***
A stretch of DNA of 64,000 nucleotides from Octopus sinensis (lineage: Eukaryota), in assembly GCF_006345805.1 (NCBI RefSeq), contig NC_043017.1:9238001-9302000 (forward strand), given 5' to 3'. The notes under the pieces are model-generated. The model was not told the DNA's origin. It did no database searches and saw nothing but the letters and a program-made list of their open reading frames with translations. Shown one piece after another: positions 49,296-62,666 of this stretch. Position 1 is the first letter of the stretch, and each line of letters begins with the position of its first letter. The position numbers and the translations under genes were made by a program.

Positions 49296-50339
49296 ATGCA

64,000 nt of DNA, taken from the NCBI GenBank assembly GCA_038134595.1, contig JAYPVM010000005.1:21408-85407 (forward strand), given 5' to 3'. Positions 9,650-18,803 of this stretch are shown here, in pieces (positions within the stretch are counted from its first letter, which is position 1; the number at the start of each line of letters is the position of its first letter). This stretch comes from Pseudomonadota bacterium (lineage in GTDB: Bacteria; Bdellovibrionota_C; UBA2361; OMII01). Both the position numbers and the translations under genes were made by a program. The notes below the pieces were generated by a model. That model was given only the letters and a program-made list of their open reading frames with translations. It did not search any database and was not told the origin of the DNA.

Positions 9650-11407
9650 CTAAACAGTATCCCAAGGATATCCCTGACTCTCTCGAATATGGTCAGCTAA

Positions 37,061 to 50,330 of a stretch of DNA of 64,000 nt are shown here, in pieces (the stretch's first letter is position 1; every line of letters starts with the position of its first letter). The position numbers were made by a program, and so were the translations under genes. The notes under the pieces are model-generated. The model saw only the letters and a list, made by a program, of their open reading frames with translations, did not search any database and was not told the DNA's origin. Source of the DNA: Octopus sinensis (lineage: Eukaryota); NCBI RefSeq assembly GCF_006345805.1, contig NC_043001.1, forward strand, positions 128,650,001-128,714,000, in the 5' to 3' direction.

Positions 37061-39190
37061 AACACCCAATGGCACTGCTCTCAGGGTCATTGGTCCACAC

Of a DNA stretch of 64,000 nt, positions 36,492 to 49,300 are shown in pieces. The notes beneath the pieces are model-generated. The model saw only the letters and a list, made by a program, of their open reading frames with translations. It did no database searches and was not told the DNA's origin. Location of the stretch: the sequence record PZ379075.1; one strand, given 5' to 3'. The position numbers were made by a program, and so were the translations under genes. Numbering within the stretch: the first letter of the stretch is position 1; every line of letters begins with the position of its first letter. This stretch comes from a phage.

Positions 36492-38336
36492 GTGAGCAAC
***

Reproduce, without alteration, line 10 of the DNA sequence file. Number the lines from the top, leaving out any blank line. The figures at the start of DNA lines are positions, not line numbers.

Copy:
Of a DNA stretch of 64,000 nt, positions 36,492 to 49,300 are shown in pieces. The notes beneath the pieces are model-generated. The model saw only the letters and a list, made by a program, of their open reading frames with translations. It did no database searches and was not told the DNA's origin. Location of the stretch: the sequence record PZ379075.1; one strand, given 5' to 3'. The position numbers were made by a program, and so were the translations under genes. Numbering within the stretch: the first letter of the stretch is position 1; every line of letters begins with the position of its first letter. This stretch comes from a phage.